Review: Hedwig and the Angry Inch (Breathe.Feel.Love)

Hedwig and the Angry Inch is a real theatre drag, at Toronto’s Drake Underground

When last we saw our hero, Seth Drabinsky, he was preparing to fire up his curling iron and bust out another dozen-and-a-half performances of his signature role, Hedwig. On Wednesday night at The Drake Underground I caught his opening night, sharing the stage with the extraordinary L.A. Lopes, a match which – eventually – sparked the room and burned bright.

The show got off to a bit of a rocky start, with Drabinsky seeming tentative about his lines and not entirely present in his Hedwig self. Lopes and the band, comically sullen and disinterested, nevertheless brought mighty musicianship to the task. But Drabinsky seemed more like he was trying to channel John Cameron Mitchell than trying to inhabit Hedwig, and it showed. None too helpful was an obviously inebriated audience member in the front row who took any quieter moment to shout various compliments – while Hedwig was trying to talk. Note to Madame Louche: when the drag queen tells you to shut up, she means it. True story.

To my great relief and delight, whatever was troubling the first twenty minutes of the show lifted like a toxic fog, and shimmering out of the gloom emerged a much more interesting Hedwig. It was great to see Drabinsky find his stiletto legs and belting voice in time for Sugar Daddy (a number that certainly deserves it) and keep it up to the end – about which, more in a moment.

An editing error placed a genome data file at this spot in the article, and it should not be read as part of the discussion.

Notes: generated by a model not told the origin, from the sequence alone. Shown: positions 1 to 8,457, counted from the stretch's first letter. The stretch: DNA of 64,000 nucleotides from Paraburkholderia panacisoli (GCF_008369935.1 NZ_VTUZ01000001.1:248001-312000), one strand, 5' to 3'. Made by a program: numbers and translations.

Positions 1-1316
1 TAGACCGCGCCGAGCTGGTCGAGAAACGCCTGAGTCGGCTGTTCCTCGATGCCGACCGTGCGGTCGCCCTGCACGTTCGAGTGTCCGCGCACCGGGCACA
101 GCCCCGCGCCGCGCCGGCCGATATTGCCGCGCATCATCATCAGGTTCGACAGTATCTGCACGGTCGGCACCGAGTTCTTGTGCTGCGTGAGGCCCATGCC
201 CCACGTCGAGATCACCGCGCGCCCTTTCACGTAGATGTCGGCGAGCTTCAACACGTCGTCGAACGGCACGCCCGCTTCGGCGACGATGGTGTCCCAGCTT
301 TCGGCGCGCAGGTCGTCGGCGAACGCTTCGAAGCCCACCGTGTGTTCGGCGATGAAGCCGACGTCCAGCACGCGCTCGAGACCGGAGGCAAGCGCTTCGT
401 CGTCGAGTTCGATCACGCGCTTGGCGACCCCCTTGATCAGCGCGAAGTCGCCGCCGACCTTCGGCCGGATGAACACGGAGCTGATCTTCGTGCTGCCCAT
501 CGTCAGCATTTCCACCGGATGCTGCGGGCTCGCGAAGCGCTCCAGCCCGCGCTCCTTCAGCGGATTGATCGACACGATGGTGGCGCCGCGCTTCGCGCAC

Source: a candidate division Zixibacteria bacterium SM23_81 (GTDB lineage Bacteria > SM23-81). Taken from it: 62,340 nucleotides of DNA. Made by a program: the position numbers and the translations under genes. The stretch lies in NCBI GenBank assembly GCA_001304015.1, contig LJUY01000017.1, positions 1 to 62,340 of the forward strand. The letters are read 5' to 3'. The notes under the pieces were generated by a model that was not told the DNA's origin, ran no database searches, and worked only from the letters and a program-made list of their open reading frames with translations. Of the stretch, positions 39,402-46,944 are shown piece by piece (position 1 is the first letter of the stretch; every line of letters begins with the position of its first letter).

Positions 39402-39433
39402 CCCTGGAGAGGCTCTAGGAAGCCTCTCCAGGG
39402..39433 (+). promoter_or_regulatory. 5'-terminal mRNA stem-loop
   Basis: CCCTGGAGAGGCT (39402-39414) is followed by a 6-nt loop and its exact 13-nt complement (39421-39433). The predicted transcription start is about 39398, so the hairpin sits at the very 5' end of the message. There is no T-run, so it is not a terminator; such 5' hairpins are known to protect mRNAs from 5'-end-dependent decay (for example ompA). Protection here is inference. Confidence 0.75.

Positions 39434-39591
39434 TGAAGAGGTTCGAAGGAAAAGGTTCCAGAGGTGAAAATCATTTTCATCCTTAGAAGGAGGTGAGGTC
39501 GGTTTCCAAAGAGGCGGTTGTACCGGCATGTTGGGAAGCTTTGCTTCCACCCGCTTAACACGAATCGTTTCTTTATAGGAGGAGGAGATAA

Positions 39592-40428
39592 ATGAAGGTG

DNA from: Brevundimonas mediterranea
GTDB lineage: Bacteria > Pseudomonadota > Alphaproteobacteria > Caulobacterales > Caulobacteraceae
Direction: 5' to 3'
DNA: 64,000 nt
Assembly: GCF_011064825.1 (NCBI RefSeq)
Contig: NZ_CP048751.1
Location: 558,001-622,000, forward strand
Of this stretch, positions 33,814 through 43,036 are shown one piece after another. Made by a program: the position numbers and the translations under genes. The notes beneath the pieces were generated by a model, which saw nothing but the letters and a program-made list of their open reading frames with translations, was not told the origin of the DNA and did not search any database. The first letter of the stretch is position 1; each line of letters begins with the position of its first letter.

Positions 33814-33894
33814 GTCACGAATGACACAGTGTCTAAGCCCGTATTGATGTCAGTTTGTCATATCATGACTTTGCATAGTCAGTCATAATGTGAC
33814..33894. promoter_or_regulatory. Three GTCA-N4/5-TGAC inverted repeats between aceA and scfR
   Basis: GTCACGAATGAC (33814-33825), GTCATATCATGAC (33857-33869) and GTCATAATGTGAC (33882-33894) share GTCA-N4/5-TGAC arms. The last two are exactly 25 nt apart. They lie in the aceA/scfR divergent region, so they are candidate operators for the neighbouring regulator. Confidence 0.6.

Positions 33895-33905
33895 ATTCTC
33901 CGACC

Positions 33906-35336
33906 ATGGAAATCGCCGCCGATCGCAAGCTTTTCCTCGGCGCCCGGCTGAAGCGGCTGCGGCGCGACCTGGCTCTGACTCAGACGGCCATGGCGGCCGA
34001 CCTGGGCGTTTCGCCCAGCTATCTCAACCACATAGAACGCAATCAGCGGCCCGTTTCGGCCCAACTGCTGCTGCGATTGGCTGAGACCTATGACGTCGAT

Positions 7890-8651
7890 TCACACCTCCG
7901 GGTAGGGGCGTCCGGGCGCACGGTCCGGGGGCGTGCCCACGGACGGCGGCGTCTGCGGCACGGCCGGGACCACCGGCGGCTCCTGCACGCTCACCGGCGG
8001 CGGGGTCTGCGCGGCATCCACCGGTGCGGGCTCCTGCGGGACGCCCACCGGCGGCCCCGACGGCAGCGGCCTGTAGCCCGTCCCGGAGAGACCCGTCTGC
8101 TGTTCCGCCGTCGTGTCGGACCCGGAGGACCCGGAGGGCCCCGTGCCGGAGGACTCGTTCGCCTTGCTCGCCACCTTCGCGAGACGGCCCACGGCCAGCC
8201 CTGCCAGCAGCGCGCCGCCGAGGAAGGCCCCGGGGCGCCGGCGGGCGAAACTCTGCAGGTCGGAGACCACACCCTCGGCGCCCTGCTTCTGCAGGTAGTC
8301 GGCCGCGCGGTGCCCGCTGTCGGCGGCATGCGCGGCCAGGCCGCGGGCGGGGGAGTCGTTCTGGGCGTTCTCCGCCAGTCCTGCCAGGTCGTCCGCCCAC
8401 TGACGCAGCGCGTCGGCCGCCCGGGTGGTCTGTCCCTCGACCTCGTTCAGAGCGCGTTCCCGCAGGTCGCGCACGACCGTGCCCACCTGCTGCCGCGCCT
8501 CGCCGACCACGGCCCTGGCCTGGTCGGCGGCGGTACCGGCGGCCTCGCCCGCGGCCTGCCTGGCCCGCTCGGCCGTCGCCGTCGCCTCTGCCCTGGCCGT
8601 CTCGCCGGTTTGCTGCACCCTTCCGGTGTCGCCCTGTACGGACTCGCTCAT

L.A. Lopes, it must be said, had it all the whole time. Admittedly, Yitzhak as a character doesn’t have a great deal to do acting-wise. There are some bits of business, all well handled, but Lopes’ real magic is her voice, which is a truly excellent instrument. I’m a little surprised that she hasn’t blown up already, but the internet indicates that she’s making her mark as a film actor and screenwriter in the meantime, making her at least a triple threat.

As the show wound to it’s bittersweet, lovely conclusion, I enjoyed Drabinsky more and more as Hedwig. Admittedly, even at the end – and in theory legless drunk – he still had a little more starch than I would have liked to see onstage. But by Origin of Love, I was completely on board the Hedwig train.

It’s also worth mentioning that The Drake Underground is is many ways the perfect space for this sort of show. The sound system is really top-notch, with lots of room and power for the full band and both vocalists – whether it’s a belting duet or Lopes noodling around in “I Will Always Love You” under Drabinsky’s Tommy Gnosis story. Be warned, however, that tickets are general admission and only perhaps the first two-dozen audience members are guaranteed seats. After that, you’ll have to stand the whole time, not just while you lift your glass when Drabinsky, triumphant and exhausted in sequinned booty shorts, sings her final anthem and departs cloaked mostly in her dignity.

Details

– Hedwig and The Angry Inch plays at The Drake Underground, 1150 Queen Street West.

– Performances are Wednesday through Saturday nights, 9-27 January at 7:30pm with Saturday matinees at 3pm.

– Tickets are $35 ($25 for students and arts workers).

– Buy tickets online, or by phone at 1-800-838-3006. Preshow and experience packages can be had at http://www.kapipal.com/hedwigtoronto.